I read Heart of Darkness in my early 20’s…geez that was a long time ago. Why did I read it? I’m not sure. It wasn’t for school. I had dropped out of university the year I turned twenty. I remember Barnes & Noble having a series of hardbacked classics at the time. They were relatively cheap, and I had decided to buy a new one each time I went in and then…wait for it…read them. I couldn’t live forever on Stephen King and Dean Koontz. I was trying to broaden my horizons.

I’d heard that the movie Apocalypse Now was based on that book. I still can’t stand that movie. It’s so depressing. I’m not sure what it is about any Vietnam era anything. I can’t discuss it calmly. “Understandable,” you think. Sure, but I swear it’s different for me. I don’t know. The feeling is strange. There’s no other subject that I am this averse to. It’s like a memory of a traumatic experience, and I wasn’t even born until 1972, so maybe it’s past life thing…who knows.

But Heart of Darkness! The first time I read it, I didn’t get it. I had no clue what was going on or what I was supposed to be understanding. And how, in the name of “based on the book,” was this related to Apocalypse Now? I don’t think I was paying close enough attention to either. I moved on.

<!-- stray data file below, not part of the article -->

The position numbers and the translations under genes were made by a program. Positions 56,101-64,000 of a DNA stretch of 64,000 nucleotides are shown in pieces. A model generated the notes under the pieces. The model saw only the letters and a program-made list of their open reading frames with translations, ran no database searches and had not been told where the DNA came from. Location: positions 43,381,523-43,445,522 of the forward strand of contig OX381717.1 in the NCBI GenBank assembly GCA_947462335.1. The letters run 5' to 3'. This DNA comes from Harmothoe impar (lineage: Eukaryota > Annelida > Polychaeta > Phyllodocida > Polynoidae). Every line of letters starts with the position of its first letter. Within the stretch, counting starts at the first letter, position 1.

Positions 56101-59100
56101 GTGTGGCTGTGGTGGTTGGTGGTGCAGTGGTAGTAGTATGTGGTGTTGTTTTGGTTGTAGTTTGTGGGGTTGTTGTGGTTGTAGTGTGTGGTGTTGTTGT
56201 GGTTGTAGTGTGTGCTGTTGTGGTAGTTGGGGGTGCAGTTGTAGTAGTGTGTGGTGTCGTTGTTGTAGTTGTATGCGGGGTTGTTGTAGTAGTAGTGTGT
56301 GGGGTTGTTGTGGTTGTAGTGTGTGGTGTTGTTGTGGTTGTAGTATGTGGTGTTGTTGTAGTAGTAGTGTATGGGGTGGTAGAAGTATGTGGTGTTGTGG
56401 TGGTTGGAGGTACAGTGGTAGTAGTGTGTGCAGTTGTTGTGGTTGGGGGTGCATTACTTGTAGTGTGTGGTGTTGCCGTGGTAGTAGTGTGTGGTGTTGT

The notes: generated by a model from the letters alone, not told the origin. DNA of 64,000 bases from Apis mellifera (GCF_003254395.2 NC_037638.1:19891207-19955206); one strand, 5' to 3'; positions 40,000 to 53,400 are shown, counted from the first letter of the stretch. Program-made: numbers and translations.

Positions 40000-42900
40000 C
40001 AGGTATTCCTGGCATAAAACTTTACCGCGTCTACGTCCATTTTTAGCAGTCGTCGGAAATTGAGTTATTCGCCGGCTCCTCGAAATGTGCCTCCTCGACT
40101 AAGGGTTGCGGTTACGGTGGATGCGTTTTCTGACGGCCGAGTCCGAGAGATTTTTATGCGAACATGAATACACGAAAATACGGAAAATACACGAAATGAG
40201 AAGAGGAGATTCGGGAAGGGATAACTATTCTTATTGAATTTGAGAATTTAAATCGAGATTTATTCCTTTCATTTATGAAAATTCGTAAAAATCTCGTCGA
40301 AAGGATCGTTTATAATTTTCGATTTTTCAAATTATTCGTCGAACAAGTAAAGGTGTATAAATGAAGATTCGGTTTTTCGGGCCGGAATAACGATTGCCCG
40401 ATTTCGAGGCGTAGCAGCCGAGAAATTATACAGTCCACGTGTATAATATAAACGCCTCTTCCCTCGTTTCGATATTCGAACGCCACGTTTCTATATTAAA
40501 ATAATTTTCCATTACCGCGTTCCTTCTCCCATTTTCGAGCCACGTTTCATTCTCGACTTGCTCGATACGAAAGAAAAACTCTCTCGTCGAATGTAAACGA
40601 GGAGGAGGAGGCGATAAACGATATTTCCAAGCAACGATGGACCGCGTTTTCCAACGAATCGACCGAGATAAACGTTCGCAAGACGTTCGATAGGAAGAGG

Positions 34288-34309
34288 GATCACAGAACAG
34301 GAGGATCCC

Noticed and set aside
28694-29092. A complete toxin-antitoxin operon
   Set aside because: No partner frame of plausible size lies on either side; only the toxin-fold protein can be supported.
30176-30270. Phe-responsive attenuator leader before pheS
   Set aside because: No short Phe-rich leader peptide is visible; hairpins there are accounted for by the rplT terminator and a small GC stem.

Fast forward thirty years and I read Lord Jim, also by Joseph Conrad. I loved it, so I thought maybe I’d give his other books a try. That’s when I found this edition. It’s a used Barnes & Noble Classic and includes “selected short stories.”

This morning I read the introduction. Do you read those? I didn’t used to, but I read the one for Frankenstein and boy did it really make the story feel different. It meant so much more to me. I suppose if you’re reading a modern book, one written in your own time, from your own culture and language, it would be easier to see what the author was trying to get at. But the farther from my experience an author is, the harder it is for me to understand. Our vantage points on humanity are different, like someone on the other side of the universe pointing out stars to guide each other. Introductions move us closer together.

The introduction to this book was long, but great to read. Understanding where the author came from and the world he lived in, gives context to his fiction. It went into his life, when he was writing, and the controversy that followed his work then and now. It did get into some of Heart of Darkness and pointed out the similarities to Apocalypse Now, which was very helpful. I thought I might have to watch that movie again (torture) and now I don’t.

I’m looking forward to reading this. It starts with the short story, Youth, then Heart of Darkness, Amy Foster, and The Secret Sharer. I’ll be trying to post some thoughts daily. Have you read this? Was it for a class? Some people have said they had to read it in high school. We never read anything in high school. Literature wasn’t important, only grammar, again and again and again. But that’s another story.